On PolicyMic and across the media scene in America, political pundits are focusing on conspiracy theories surrounding poll results and overall poll numbers. What many are ignoring, however, are the facts surrounding the swing states and whether or not challenger Mitt Romney can overtake incumbent President Obama in enough swing states to steal the election. Some will point to Rasmussen polls as evidence that Romney is winning, while disregarding the same site's polls that show Obama is winning.
So what really matters to you the voter?
In my opinion, the most comprehensive view of swing state indicators can be found at Nate Silver's New York Times blog. I normally avoid everything Times related, but even the most partisan news sources will have someone that is trying to be as neautral as possible, and for my money, no one does it better than Nate Silver. Before we dive into Nate's numbers, let's lay some guidelines.
There are 41 states plus Washington, D.C. that everyone agrees will most likely (85% chance or better) fall in favor of one candidate or the other. These are extremely unlikely to change and they result in President Obama having an Electoral College lead of 231-191. So before we ever get to the swing states, everyone agrees that the president has a 40 vote lead in the electoral college, the only vote that matters. You can see these states here using the NYT scenario generator. I love this tool because it allows the user to move the swing states to whomever they want and see how the electoral votes will tally. So what states remain? Florida, Ohio, Wisconsin, Colorada, North Carolina, Iowa, New Hampshire, Nevada, and Virginia are the swing states of 2012.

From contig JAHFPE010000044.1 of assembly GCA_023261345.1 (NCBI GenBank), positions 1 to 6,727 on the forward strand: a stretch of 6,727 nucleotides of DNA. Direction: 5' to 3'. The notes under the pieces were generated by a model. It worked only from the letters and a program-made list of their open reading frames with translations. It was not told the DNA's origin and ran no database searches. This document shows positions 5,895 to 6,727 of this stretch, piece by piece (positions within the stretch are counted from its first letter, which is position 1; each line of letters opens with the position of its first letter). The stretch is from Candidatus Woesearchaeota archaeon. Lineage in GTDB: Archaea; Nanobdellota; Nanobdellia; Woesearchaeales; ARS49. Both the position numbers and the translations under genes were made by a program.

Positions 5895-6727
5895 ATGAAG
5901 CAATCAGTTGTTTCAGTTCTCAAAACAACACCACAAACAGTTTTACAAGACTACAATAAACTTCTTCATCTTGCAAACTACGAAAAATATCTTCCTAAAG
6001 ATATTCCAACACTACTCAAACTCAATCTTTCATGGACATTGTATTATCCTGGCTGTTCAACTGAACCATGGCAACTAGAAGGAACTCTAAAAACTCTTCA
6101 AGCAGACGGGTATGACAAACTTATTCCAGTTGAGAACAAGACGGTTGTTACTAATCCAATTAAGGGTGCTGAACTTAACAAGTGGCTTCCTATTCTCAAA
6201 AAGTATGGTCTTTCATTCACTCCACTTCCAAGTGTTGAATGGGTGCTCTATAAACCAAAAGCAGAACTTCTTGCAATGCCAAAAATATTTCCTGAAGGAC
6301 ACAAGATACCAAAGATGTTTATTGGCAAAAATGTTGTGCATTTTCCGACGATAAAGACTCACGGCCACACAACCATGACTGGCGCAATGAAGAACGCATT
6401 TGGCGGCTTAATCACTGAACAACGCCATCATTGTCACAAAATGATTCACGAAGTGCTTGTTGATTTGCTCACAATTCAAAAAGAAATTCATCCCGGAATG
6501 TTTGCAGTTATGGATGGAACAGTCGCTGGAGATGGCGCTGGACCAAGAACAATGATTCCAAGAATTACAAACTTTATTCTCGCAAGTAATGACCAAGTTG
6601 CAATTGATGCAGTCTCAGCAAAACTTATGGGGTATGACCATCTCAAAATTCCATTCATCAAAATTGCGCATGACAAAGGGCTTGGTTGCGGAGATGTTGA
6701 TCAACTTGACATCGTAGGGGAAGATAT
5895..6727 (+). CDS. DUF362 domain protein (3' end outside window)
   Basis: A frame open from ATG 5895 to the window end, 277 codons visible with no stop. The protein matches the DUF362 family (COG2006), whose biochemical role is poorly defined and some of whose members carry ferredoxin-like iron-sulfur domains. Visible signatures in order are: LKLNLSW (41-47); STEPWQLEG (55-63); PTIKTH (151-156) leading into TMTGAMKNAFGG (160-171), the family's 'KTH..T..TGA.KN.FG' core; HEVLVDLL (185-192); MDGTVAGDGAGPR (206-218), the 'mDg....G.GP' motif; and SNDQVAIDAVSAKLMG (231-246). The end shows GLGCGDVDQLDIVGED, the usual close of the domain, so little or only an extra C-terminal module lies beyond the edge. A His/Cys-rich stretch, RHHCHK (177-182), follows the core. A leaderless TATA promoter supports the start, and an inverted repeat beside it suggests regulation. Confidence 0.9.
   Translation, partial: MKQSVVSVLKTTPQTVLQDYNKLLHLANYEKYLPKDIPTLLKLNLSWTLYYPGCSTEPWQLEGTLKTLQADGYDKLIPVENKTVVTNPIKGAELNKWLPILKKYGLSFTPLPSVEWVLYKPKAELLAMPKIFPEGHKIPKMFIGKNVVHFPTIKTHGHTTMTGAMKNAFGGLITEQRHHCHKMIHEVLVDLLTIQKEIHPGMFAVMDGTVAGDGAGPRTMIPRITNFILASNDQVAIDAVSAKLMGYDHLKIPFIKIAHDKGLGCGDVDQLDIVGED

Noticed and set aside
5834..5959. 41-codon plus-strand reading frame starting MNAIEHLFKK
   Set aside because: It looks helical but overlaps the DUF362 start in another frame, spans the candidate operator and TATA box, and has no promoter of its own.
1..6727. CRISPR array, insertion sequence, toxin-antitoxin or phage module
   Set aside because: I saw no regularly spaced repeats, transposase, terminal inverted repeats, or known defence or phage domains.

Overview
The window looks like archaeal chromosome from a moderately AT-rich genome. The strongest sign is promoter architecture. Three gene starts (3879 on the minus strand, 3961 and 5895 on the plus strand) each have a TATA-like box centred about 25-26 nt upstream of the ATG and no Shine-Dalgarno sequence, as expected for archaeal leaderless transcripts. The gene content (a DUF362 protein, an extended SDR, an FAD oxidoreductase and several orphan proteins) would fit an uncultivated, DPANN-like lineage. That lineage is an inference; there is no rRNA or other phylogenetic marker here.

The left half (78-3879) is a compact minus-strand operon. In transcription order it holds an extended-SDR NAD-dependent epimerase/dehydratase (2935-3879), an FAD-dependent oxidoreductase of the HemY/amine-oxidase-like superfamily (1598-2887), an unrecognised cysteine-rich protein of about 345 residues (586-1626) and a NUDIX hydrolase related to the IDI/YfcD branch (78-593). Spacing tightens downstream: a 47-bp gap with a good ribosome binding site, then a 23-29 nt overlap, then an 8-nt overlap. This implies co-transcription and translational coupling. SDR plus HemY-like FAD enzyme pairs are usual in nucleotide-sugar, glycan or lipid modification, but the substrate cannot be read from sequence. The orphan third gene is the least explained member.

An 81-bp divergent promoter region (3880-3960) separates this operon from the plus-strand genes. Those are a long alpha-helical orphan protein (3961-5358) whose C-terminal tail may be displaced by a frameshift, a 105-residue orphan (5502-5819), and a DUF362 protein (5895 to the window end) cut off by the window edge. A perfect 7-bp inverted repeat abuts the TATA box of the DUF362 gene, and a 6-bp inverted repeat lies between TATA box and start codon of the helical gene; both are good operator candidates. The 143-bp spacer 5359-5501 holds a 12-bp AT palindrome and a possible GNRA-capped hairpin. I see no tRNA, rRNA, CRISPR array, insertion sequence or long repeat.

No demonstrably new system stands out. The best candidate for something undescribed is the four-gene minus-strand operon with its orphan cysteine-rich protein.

Two weeks ago, the folks at ISideWith were showing results heavily in favor of the president in the swing states. That data has largely been supported by the poll results across America over the past two weeks. In fact, in a recent CNN poll where likely GOP voters slightly outnumbered likely Dem voters, Obama still had a 3-point lead overall. CNN also shows Obama with double digit leads in several swing states, and smaller leads in other swing states.
So what does Nate Silver tell us is likely to happen in our 9 swing states, with Obama holding a 40-vote lead at the starting line? He says an incumbent has an 84.7% chance of winning. Broken down by swing states, the probabilities of an Obama win looks like this:
- Florida - 68%
- Ohio - 85%
- Wisconsin - 89%
- Colorado - 74%
- Nevada - 86%
- Virginia - 78%
- Iowa - 75%
- New Hampshire - 88%
- North Carolina - 37%
Looking at those numbers, it isn't very hard to see why Obama's campaign is already looking ahead to January and planning the inauguration party. But let's say Obama only wins those states where he has at least an 85% chance of winning - Nevada, New Hampshire, Wisconsin, and Ohio. If Obama takes only those states, he wins 275-263.
So, what do you need to know? Romney needs to win Florida, Iowa, North Carolina, Virginia, and Colorado, only one of which sees him with more than a 26% chance of winning, and he needs to win one of Ohio, Wisconsin, or Nevada. Romney needs to win 6 of the 9 swing states in order to capture the election. Is it possible? Well, yes. Is it even remotely plausible? Not really. The numbers say that Obama will likely win all three of those states, and at least a couple of the other six.
So with that, why waste your vote on Mitt Romney? Obama has an 85% chance to win. Take your Romney vote and make a real statement this election. Cast your vote for Gary Johnson or Jill Stein. Show the world that Americans are ready and willing to make a change.
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